Yoga Breathing for
Stress Relief & Deep Sleep

Facebook Talks – 16 Dec 2020

VIDEO: Lucas’s TEDx Talk on Breathing

Guided Breathing Practices (audio)


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Getting Started with Yoga Breathing

Think of your breathing as either water, whiskey or coffee. Water breath is balancing, always a good choice, day or night; and it can be used freely without a worry. Whiskey breath is down-regulating, relieves stress, and can help put you to sleep. Coffee breath is up-regulating, wakes you up, and prepares your body for activity and exercise.

Your breathing pattern is defined primarily by your rate of breathing, meaning how fast or how slowly you breathe. As you’re reading this now, you’re probably breathing about 8-15 breaths per minute. This slightly-elevated breathing pattern is the “normal” in today’s busy world. You can affect your breath and your nervous system response in a matter of minutes simply by changing your breathing rate.

Coffee Breath / Up-Regulating: > 20 breaths per minute

When you breathe at the rate of 20 breaths per minute or more, it stimulates your sympathetic nervous system which is ideal before exercise, before busy or task related work, and also in the morning. Rapid breathing reduces CO2 in the bloodstream which leads to constriction of your breathing passageways and veins, so it should be practiced briefly, with care, and only at appropriate times. Never practice while driving.

  • Use first thing in the morning
  • Use just before yoga or exercise

Water Breath / Balanced Breathing: 4-6 breaths per minute

When you breathe 4-6 breaths per minute, it has a balancing effect on your nervous system. If you’re up, it will bring you down; if you’re down, it will bring you up. You can practice Water Breath standing, seated, lying down, and even while driving. Like drinking a glass of water, it’s always safe, always appropriate, and always healthful.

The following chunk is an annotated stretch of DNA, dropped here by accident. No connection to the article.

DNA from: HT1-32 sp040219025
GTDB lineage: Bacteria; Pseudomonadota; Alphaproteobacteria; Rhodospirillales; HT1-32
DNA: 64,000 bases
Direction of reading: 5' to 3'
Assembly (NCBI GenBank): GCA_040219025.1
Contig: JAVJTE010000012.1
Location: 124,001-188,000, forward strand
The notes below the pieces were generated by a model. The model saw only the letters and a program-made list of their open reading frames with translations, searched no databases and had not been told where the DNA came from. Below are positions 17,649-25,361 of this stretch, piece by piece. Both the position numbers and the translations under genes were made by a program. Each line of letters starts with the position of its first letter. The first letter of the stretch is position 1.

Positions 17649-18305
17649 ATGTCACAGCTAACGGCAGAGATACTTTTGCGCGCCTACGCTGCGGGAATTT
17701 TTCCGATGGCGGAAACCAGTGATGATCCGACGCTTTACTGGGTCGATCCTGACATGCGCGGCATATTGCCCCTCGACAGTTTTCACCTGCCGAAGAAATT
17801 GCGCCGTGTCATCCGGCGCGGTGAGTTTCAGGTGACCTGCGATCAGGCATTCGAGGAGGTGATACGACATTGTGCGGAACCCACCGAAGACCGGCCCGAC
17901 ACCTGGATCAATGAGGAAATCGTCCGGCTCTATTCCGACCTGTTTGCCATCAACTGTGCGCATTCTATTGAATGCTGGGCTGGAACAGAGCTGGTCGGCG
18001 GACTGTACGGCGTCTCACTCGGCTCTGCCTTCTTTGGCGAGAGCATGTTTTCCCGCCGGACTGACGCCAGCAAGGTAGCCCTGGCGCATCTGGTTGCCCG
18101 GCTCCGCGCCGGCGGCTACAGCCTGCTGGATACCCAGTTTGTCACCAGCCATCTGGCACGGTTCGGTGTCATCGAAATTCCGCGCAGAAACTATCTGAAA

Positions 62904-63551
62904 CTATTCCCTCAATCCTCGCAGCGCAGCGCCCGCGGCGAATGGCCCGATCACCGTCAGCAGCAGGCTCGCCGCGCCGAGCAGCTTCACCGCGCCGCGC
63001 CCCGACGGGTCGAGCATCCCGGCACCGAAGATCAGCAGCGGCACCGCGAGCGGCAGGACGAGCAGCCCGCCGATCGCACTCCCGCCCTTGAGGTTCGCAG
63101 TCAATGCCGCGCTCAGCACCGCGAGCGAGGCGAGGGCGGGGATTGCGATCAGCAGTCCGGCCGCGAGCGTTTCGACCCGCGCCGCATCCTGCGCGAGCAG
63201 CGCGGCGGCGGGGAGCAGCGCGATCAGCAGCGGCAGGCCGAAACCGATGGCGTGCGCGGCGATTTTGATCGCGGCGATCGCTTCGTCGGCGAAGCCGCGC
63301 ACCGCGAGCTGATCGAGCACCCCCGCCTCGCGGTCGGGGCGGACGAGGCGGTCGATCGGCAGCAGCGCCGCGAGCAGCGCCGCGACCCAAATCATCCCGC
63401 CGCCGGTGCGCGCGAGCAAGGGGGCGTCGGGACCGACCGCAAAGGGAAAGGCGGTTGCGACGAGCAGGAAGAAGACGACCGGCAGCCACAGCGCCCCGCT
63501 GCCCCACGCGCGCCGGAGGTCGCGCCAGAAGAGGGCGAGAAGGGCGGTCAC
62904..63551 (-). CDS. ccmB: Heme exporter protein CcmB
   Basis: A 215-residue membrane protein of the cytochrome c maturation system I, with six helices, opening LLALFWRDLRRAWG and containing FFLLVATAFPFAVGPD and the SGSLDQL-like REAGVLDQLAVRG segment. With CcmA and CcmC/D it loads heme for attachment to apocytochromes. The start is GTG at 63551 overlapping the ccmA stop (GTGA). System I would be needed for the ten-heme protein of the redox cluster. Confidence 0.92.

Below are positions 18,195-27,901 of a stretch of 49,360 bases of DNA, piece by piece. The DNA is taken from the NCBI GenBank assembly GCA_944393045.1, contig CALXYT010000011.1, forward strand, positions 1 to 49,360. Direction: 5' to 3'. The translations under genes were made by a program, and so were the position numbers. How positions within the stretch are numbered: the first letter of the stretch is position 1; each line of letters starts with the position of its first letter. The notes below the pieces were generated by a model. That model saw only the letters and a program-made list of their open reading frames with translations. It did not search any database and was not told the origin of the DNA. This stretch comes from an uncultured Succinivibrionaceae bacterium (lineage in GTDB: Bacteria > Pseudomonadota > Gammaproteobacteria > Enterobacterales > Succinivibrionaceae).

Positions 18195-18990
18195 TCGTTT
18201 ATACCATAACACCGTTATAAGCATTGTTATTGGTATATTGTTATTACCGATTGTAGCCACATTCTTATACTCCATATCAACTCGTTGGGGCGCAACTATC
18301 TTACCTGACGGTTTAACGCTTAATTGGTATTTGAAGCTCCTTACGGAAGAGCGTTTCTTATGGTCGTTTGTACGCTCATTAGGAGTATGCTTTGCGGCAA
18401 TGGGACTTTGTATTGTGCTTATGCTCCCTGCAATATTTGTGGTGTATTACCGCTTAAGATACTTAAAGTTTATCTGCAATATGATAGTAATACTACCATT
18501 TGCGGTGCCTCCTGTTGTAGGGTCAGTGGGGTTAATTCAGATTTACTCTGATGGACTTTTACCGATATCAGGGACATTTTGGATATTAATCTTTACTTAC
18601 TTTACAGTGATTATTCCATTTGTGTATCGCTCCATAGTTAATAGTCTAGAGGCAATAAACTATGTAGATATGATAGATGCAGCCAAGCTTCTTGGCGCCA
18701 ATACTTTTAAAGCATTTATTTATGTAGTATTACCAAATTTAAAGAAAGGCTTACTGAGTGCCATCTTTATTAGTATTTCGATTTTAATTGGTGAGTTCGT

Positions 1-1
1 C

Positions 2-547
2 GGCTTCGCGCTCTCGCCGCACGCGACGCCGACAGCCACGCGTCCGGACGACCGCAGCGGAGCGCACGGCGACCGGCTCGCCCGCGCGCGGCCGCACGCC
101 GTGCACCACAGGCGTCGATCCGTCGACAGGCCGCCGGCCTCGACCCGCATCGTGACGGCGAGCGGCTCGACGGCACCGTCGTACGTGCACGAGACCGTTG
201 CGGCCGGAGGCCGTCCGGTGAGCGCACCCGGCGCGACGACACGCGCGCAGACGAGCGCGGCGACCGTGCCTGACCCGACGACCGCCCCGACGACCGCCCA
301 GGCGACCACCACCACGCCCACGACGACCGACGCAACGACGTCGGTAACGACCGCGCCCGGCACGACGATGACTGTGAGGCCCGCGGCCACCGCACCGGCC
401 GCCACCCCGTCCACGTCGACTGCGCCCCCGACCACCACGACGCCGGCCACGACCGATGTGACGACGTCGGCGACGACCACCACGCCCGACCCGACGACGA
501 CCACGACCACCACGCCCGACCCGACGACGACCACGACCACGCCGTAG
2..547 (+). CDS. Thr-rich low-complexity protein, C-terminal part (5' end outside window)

• Practice any time, day or night
  • Use before high-stress meetings or presentations
  • Use if you feel sluggish midday
  • Use during all yoga practices and low-intensity exercise

Whiskey Breath / Down-Regulating Breath: < 4 breaths per minute

When you reduce your breath below 4 breaths per minutes, it triggers a strong parasympathetic (rest and digest nervous system response, reduces your heart rate, reduces activity in skeletal muscles, and improves digestion. This type of breathing is great after meals, in the evening, and most-commonly, right before bed. This practice should be done seated or lying down, and never while driving or doing anything standing or active. It’s extremely common for students to fall asleep while using Whiskey Breath, so it should be used with care, only when appropriate.

  • Use primarily before bed
  • Reduces stress and anxiety
  • Helps with digestion after meals